To an extent, you are correct about the "2/3rds above the roof". sAe, I'm afraid that your statement isn't quite correct, as the coil, if properly designed and built (K40 and Wilson certainly are), radiates little to no signal. With a base-loaded antenna, as I'm assuming the K40 in question is, and as a Wilson 1000 mag-mount is, the "whip" above the coil does most or all of the radiating, with the majority of the signal radiating from the upper portion of the whip. For a center-loaded antenna, like a Wilson "trucker" series, there is some radiation from the short section below the coil, little to none from the coil, and the majority toward the top of the upper whip.
Antennas should be tuned when installed. Period. About the only exception is the full-size 1/4 wavelength (102") whip. There's generally no tuning provisions on those, and they are generally broad-banded enough to operate fine without tuning. A loaded antenna, be it mag-mount or hard-mount, needs to be tuned for best performance. If you're not looking form max performance, it doesn't really matter much. Just throwing it on there, with no tuning, should let you talk to your buddies on the trail a mile or so away with no problems. Despite popular opinion, running an untuned antenna will not damage the radio if you are running a stock radio. For mag- vs. hard-mount antennas, again, its a performance thing. The loading coil in a loaded antenna is used to make the antenna "appear to be" a 1/4 wavelength antenna from the radio's viewpoint. The 1/4 wave antenna uses the vehicle's body to make up another 1/4 wavelength, effectively creating a 1/2 wavelength "dipole" antenna. This is why its better to mount an antenna in the center of the roof. Mounting off-center "skews" the radiated pattern of the antenna, which should be "doughnut-shaped". With a loaded antenna, the body is still used to make up the other 1/4 wavelength the antenna needs to create a 1/2 wave dipole. With a mag-mount, you are "capacitively" coupling the antenna's ground to the body, which is not as effective as directly attaching the antenna's ground to the body. This is a pretty technical field if you get too deep into it; I'm trying not to get too deep and too technical. Also, just FYI, the popular 4' CB antenna, about the diameter of a finger, is whats known as a continuously loaded antenna, as the loading coil pretty much is the antenna, and runs from top to bottom. This is about the only situation where a properly designed and constructed loading coil radiates.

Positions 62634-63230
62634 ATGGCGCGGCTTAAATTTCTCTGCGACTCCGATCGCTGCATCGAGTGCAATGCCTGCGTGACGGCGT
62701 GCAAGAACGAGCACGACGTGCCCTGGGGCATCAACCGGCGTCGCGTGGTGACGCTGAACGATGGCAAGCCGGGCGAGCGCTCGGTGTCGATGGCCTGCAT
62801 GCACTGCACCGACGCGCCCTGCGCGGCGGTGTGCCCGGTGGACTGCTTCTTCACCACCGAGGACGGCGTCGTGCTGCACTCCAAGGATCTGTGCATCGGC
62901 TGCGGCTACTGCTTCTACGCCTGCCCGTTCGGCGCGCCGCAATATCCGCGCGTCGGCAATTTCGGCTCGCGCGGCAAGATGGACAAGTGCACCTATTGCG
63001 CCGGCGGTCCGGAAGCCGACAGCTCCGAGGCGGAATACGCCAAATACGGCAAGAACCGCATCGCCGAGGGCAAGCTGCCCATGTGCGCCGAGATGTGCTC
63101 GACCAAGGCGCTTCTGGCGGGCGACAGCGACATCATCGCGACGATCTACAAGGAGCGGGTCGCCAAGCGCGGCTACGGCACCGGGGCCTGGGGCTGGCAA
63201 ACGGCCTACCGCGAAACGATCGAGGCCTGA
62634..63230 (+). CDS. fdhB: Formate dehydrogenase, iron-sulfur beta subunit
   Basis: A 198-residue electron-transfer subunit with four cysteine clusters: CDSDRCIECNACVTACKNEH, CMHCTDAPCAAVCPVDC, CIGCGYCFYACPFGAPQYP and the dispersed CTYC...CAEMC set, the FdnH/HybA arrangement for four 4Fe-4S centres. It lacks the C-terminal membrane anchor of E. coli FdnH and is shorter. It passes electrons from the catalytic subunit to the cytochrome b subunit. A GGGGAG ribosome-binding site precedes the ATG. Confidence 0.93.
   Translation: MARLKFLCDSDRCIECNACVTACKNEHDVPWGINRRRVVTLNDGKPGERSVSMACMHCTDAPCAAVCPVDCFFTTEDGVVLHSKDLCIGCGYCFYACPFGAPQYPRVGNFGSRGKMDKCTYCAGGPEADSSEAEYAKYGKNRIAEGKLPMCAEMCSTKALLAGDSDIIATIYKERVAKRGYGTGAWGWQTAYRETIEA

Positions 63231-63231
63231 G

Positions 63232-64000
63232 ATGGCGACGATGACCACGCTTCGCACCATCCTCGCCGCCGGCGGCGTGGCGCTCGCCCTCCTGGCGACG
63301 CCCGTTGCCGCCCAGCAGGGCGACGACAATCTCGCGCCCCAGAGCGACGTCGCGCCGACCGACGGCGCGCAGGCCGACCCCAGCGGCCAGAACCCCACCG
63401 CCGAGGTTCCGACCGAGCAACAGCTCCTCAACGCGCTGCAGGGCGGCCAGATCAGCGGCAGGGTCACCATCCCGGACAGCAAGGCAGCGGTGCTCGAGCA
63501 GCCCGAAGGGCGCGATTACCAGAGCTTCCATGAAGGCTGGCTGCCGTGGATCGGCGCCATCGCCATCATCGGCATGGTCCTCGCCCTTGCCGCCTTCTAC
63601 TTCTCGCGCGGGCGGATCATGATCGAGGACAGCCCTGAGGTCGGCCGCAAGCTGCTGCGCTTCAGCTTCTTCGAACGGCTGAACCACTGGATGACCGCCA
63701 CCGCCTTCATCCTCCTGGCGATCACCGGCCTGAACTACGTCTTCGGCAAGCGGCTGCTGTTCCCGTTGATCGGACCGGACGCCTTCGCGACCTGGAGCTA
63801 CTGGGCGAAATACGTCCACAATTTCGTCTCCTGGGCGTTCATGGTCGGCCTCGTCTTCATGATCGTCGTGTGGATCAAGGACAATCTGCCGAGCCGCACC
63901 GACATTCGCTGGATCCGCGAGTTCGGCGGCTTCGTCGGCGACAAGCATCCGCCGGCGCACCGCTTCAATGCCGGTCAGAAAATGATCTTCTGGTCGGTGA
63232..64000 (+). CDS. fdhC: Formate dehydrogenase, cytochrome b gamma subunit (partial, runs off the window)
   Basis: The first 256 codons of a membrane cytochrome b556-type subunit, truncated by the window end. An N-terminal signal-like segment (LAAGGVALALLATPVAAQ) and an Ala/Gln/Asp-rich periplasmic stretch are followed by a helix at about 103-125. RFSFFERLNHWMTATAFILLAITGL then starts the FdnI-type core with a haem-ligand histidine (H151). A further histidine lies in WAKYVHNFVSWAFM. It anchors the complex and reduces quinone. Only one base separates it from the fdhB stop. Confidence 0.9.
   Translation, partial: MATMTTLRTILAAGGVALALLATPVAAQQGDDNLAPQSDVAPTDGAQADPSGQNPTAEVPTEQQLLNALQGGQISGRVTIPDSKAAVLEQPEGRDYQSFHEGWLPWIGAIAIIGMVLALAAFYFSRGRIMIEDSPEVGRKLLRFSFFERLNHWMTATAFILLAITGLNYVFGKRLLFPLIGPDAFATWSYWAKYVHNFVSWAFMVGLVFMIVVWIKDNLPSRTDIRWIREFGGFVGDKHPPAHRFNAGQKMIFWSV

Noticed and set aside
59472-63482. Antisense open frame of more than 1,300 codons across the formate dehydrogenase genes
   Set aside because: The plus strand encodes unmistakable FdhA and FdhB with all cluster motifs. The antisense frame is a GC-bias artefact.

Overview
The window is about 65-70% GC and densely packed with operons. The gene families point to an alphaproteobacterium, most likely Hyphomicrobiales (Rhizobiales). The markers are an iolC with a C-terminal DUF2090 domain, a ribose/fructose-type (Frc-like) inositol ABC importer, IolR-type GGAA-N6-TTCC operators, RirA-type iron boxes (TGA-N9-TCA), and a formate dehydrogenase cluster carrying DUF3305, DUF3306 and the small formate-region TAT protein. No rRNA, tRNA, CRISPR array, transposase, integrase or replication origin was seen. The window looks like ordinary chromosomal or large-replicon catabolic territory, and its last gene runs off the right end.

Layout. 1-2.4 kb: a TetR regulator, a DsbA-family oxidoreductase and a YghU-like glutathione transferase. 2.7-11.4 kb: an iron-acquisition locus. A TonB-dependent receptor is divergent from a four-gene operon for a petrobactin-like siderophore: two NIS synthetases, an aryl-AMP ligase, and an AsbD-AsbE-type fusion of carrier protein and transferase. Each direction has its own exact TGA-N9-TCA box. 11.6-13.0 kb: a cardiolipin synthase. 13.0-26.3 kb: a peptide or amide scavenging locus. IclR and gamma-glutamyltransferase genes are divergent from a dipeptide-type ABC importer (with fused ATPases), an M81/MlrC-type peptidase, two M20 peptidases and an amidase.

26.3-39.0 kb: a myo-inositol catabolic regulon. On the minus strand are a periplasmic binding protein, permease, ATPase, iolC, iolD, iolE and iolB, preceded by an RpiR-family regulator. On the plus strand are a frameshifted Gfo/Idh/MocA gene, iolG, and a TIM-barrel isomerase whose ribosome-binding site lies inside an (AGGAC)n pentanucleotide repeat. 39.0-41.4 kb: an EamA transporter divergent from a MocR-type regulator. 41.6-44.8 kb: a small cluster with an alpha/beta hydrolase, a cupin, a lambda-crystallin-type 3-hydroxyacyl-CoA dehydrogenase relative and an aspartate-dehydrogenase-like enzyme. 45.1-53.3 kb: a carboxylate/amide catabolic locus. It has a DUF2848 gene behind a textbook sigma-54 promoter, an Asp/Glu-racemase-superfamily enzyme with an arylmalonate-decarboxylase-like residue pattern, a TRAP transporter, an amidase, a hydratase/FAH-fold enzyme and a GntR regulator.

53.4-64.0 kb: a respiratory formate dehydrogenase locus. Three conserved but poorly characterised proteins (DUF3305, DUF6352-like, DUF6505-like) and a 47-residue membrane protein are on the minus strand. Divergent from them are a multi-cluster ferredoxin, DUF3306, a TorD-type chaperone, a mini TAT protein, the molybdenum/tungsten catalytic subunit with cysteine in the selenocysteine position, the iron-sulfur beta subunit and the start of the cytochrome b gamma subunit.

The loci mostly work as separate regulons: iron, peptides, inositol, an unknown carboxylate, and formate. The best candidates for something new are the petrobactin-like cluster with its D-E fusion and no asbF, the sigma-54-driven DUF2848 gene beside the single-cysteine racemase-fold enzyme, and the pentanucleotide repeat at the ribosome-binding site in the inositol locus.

As for the Wilson .vs K40 issue, its a quality thing. Performance-wise, you probably won't see much, if any difference, aside from power handling capability. If you're running a stock radio, its a non-issue. The Wilson's are just built a little better, thats most of it. Don't get me wrong, the K40 is a good antenna, and is miles ahead of a lot of other antennas on the market. For the price you got it for, I'd run it, too! Of course, that being said, I'm running a 102" 1/4 wave whip, mounted on the left rear quarter, just above the "cut-line" that runs down the side of the body.
4-wheeling: because football, basketball, baseball, and golf only require one ball!
Confidence: The feeling you get just before you fully understand the situation!